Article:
The Russian cultural scene, although largely unnoticed in the West, offers an almost inexhaustible potential in terms of first-class musicians and valuable interpretations. Now, for the first time, audite presents an orchestra unknown in the West but nonetheless highly renowned: the Novosibirsk...more
"Wenn Sie mich fragen: Ein Bettler, wer das nicht gehört hat. Zum Heulen schön." (Pirngruber Magazin)
The Russian cultural scene, although largely unnoticed in the West, offers an almost inexhaustible potential in terms of first-class musicians and valuable interpretations. Now, for the first time, audite presents an orchestra unknown in the West but nonetheless highly renowned: the Novosibirsk Academic Symphony Orchestra (NASO). Could it be due to this region’s geographic remoteness and exoticness, or to the negative connotation of Siberia, that Russian musical culture ends with the Ural Mountains as far as the culturally interested West is concerned? Despite numerous concert tours and major successes in the West, this Siberian orchestra has remained largely unknown up until the present day. This is completely unjustified, for the NASO need not fear comparison with the best-known European orchestras.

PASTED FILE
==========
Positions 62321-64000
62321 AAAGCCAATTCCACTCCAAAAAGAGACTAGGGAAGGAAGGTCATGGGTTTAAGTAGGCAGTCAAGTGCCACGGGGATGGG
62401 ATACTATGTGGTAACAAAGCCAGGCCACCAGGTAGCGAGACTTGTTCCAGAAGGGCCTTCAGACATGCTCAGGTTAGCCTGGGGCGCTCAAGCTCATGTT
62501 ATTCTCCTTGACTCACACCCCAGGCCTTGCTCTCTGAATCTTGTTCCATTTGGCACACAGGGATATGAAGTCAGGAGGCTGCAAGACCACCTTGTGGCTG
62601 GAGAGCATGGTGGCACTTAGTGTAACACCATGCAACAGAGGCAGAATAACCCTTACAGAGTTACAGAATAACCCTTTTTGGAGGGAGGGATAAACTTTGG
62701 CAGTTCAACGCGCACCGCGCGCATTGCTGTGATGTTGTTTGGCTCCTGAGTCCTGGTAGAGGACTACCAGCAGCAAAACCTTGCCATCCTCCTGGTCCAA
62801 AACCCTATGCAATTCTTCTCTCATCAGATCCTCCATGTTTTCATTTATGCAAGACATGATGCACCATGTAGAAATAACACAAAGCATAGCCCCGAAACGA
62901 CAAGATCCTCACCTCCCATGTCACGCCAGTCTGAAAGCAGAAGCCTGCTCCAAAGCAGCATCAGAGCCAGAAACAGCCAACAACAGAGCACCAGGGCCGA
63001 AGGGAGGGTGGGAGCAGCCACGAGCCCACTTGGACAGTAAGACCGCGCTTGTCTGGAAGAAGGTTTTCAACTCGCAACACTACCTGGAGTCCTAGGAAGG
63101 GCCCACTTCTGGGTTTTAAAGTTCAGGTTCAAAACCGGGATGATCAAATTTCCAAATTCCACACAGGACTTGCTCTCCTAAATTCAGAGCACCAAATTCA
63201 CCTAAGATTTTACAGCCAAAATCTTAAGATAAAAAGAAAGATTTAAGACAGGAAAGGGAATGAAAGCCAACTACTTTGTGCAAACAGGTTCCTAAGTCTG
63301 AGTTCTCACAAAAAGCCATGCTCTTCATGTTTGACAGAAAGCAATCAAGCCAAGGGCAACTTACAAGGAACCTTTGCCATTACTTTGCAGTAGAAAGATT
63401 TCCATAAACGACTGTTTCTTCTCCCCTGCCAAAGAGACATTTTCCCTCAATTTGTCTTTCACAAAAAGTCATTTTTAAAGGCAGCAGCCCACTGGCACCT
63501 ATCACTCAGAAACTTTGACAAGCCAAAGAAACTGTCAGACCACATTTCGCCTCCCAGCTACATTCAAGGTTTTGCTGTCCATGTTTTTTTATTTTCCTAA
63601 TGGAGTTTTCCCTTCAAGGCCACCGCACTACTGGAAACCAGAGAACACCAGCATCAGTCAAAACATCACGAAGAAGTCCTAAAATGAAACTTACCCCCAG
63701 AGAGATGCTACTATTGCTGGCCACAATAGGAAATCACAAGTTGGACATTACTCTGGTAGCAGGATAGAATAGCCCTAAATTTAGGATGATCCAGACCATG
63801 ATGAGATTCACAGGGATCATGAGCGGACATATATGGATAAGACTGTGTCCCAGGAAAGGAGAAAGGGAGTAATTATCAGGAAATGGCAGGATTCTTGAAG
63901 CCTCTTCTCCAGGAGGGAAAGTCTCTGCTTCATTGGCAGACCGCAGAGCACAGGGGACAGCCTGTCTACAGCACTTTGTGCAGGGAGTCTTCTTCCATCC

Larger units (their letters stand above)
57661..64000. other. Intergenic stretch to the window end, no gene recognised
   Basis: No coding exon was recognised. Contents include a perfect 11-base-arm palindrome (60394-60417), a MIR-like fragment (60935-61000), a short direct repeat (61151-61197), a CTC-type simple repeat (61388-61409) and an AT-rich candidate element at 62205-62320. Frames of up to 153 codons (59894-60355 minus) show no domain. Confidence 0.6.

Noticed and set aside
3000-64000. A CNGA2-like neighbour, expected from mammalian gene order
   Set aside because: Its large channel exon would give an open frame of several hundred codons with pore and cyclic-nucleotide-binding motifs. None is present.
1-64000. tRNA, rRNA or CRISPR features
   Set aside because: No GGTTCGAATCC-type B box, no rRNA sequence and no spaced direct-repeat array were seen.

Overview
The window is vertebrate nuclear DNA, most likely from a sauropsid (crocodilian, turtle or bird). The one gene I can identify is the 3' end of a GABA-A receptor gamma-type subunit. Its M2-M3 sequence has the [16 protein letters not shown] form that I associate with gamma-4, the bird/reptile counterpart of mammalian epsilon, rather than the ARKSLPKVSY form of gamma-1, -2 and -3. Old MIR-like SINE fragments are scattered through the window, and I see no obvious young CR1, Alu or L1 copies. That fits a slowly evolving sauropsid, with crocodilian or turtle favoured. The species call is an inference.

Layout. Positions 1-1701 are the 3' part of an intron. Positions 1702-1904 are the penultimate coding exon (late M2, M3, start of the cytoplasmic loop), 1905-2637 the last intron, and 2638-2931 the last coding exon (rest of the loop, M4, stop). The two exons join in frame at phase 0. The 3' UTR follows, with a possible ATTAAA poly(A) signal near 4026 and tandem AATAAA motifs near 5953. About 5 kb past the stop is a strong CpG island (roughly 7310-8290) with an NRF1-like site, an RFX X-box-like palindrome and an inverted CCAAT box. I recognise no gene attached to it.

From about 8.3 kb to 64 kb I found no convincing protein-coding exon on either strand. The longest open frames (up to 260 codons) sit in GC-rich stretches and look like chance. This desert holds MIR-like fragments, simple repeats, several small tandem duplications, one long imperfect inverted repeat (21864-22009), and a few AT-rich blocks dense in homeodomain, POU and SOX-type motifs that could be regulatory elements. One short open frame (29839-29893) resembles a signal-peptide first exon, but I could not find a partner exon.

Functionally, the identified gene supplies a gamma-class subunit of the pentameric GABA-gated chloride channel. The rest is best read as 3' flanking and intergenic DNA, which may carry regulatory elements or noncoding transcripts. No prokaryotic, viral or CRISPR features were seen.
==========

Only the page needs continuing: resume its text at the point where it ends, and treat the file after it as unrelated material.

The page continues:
Founded as long ago as 1956 in Novosibirsk as the result of a government decision to enliven Siberian cultural life, the Orchestra is celebrating its 50th anniversary this year. Arnold Kats was then appointed Music Director and has occupied this position uninterruptedly ever since. The Orchestra developed very rapidly into a renowned ensemble under his direction; at first, alongside Novosibirsk, its concert activities were limited to cities in the eastern provinces of the former Soviet Union. Later on, concert organisers in the western Russian provinces discovered the Orchestra as well. Following successful performances in Moscow and Leningrad, the Orchestra undertook its first concert tour in the allied country of Bulgaria. Already in 1978, the Orchestra was permitted to undertake its first concert tour in the West – in Italy. Since then, numerous tours have regularly taken the orchestra to the great concert halls of the West European capitals and to Japan.
On the present SACD, the Orchestra under Arnold Kats is presented with a truly Russian repertoire: the beloved Symphony No. 2 of Sergei Rachmaninov allows us a glimpse into the Russian soul; the recording of the Gypsy tunes of the Caprice bohemian, also by Rachmaninov, is a world premiere recording. In honour of the Orchestra’s 50th anniversary, audite presents a production which attains the highest standards in interpretative and sound quality, motivating listeners to make further discoveries in the Russian musical scene. You can therefore look forward with eager anticipation to the next audite release with the NASO performing works of Prokofiev and Tchaikovsky under the Orchestra’s regular guest conductor, Thomas Sanderling.
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